Yes, there is no the really well off pay virtually no tax. ie there are some who dont give at all...then there are the likes of farmers who avoid tax plus load up so high with debt taht they appear to be broke that way they get WFF and social assistance....then cash out tax free when they retire...

Time to stop that.



Here's another way of looking at it:

2275000 kiwis earn 50000 or less and pay 6.9 billion in PAYE tax.

659000 Kiwis earn 50 - 100000 and pay 8.9 billion in PAYE tax.

106000 Kiwis earn 100 - 150000 and pay 3.1 billion in PAYE tax.

58000 Kiwis earn 150000 + and pay 3.7 billion in PAYE tax.







Taxable Income Income Tax Collected ($ Billions) Average Income Tax


1 - 50000                        6.903           25.43%

50001 - 100000            8.949           32.10%

100001 - 150000          3.17             37.94%

150001 +                        3.788           38.00%




The Table above is from Treasury re 2011 Budget


If you add up the percentages you get 133.47% ???

Apologies, it's unclear. On average individuals earning up to $50,000 pay an average of 25 cents in the dollar tax. Those earning over $150,000 pay an average of 38 cents in the dollar tax.

If we are talking about fairness is the difference of 13 cents in the dollar between the highest income group and the lowest fair?


Supposing we conservatively estimate that those folk on incomes up to $ 50 000 p.a. spend 70 % of their income .... then GST @ 15 % adds in another 10 % onto the 25 % of PAYE tax . Local council rates of $ 1500 p.a. , maybe .......

........ suddenly a person of modest income is paying his " fair share " of 40 % tax to the bureaucratic machine .

Michael Cullen must be rubbing his hands with glee .... the socialist's " tax 'em til they bleed " creed lives on .

Exactly. I wouls suspect even if those on $50000 saved with Kiwisaver their spending would be more like 96%. I would suspect something similiar for incomes up to $100,000 or so.

No doubt the move from Income Tax to GST is regressive in effect. i.e. 15% of a $48000 spend  hurts more than a 15% tax on, say  a $96,000 spend. 


I have put together some calculations based on Treasury 2011 Budget forcasts. Who says the rich are paying more?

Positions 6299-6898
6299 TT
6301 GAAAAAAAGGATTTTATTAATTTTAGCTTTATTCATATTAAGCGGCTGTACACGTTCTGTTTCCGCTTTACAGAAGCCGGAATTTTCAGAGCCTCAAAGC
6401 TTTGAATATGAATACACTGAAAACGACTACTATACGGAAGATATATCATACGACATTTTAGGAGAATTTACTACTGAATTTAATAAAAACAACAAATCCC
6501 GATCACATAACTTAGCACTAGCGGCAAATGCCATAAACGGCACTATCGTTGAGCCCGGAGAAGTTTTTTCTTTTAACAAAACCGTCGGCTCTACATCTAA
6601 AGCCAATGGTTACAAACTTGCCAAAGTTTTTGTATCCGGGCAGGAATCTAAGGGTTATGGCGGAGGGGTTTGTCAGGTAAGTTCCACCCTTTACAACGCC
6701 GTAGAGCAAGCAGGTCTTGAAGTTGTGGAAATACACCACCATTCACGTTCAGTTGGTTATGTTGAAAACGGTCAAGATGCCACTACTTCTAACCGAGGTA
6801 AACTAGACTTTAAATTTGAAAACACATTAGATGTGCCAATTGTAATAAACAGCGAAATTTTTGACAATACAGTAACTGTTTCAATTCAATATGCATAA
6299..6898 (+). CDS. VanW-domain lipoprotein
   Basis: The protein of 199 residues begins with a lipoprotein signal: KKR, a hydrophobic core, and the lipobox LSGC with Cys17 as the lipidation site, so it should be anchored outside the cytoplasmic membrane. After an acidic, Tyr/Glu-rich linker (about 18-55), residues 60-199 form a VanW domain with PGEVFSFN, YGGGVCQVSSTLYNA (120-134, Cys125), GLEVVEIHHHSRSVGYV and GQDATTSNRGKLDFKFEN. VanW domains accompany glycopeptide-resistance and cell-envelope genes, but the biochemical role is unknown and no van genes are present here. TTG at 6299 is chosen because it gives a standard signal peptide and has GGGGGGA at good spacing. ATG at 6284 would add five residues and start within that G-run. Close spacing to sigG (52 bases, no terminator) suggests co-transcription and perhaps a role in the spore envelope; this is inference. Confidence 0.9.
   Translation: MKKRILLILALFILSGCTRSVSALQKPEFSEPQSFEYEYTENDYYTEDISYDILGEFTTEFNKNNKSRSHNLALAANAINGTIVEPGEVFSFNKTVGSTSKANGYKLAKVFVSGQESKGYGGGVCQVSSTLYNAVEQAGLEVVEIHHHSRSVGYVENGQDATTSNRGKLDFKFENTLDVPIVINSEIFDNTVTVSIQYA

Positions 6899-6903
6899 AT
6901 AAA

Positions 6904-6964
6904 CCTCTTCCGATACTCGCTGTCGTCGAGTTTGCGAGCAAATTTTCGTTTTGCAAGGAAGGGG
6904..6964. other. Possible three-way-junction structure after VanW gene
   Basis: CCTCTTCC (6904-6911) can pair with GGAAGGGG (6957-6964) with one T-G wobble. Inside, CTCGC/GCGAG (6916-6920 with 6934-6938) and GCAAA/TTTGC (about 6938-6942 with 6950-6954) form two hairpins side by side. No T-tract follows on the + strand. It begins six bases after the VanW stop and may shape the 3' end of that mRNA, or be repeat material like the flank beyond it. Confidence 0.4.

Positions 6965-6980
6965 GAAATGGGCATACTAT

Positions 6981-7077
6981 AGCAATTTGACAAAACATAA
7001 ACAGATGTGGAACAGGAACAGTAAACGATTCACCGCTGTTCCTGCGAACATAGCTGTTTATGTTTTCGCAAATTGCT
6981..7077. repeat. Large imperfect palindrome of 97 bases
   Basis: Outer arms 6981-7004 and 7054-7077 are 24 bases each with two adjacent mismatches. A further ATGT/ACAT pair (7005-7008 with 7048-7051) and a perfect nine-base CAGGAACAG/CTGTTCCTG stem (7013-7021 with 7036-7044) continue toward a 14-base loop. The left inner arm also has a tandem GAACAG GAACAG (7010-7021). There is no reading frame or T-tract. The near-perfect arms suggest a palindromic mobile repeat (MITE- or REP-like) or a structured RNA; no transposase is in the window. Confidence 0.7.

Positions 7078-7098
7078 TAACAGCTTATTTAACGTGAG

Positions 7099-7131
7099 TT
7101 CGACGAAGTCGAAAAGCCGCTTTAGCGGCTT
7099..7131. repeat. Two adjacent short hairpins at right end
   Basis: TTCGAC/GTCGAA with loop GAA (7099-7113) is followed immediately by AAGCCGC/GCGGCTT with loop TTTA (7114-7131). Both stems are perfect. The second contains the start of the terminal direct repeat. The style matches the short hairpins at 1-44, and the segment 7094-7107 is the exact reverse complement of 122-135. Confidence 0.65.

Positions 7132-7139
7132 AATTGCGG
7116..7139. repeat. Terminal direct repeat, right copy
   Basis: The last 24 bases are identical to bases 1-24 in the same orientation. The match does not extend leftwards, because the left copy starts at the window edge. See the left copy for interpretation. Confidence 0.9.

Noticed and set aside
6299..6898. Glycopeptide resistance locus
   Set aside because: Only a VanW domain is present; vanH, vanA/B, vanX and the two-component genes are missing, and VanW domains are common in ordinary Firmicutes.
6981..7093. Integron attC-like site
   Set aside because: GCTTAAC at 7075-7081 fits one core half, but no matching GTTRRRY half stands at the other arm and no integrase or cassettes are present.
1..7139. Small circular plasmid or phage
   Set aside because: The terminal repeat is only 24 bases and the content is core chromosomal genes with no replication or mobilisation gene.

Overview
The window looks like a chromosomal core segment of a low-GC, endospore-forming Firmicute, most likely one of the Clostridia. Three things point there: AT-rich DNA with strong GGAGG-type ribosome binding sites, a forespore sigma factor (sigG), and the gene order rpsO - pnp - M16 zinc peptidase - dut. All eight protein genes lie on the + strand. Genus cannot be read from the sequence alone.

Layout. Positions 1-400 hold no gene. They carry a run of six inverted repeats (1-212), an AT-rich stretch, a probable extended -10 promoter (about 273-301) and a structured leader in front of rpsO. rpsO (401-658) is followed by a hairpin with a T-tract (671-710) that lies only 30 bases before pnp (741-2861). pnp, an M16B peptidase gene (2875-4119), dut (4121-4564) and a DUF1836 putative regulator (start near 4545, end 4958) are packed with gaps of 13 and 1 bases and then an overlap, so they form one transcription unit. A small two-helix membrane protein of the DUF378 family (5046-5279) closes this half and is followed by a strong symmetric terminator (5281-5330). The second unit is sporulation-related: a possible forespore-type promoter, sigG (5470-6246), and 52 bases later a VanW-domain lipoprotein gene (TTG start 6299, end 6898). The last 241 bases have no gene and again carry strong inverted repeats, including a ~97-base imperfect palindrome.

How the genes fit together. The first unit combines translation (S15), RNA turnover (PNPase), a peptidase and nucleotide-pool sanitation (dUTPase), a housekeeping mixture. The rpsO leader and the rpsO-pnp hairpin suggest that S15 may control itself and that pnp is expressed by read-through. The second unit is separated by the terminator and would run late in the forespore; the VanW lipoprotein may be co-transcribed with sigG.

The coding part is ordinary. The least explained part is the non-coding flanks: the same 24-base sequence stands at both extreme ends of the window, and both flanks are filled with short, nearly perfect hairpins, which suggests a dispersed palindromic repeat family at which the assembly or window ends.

Taxable Income                Income Tax & GST Billion 

1 - 50000                                   13.30

50001 - 100000                       14.08

100001 - 150000                      4.37

150000 +                                    5.16


(assumes all income groups save 4%)

Remember rent and mortgage payments which generally take up 30% or more of income have no GST .  Also WFF means anyone with kids get a lot of their income tax back.

Good point about the rent and mortgage. I had not thought of that so will need to adjust my figures.

These Treasury figures do not include WFF tax credits. I'll will see what I can come up with but would point out that the WFF cash attracts regressive GST when spent.

Bert, how many people are in each of your groups?  The numbers are meaningless without that. You cant just compare the amount each group pays without saying how many are in the group.

The numbers are more meaningful than Mr Farrar using Mr English's figures based on household income to show that more wealthy househiolds pay more tax. e.g. A "rich" househould earning $100,000 could be made up of 5 people earning $20,000 each - hardly "rich". I would contend that individual earnings are far more relevant than household income when you consider it is individuals not households that are taxed. Treasury figures include PAYE paid by beneficiaries including pensions.

Obviously there are a lot more "poor" people than "rich" in New Zealand. Maybe that is the point, we need more wealthy people. I would contend that when you examine fairness regressive GST and the difference in the average PAYE paid by "poor" and "rich" are important considerations. How does the tax burden on someone earning $160,000 compare to that of someone on $40,000?

One thing you cannot get away from is that wage and salary earners through PAYE and GST pay over 65% of all tax. Is that fair, because clearly the bulk of them are unlikely to own a proportionate share of the wealth of the country?



What kind of a system allows a twit like Dunne to always be in power no matter whom the actual government is. will he still be in government on his death bed. haven't we all had enough of the 'ideas free zone' that is Peter Dunne

A very sick system...the sort that is prone to being invaded by a parasite!

Right on Citizen!!

The Working For Families (WFF) 2011 tax credit is budgets at 2.8 billion. The chart below assumes that the income earners benefitting earn $1 - $100,000. How fair is the tax credit?

Contribution to Government Revenue

Estimated Tax Contribution Before WFF Tax Credit ($ Billion)

Estimated Tax Contribution after adding WFF adjustments

Income > $150,000



Income $100,000 - $150,000



Income $50000 - $100000



Income $1 - $50000






Company Tax



Other Government Revenue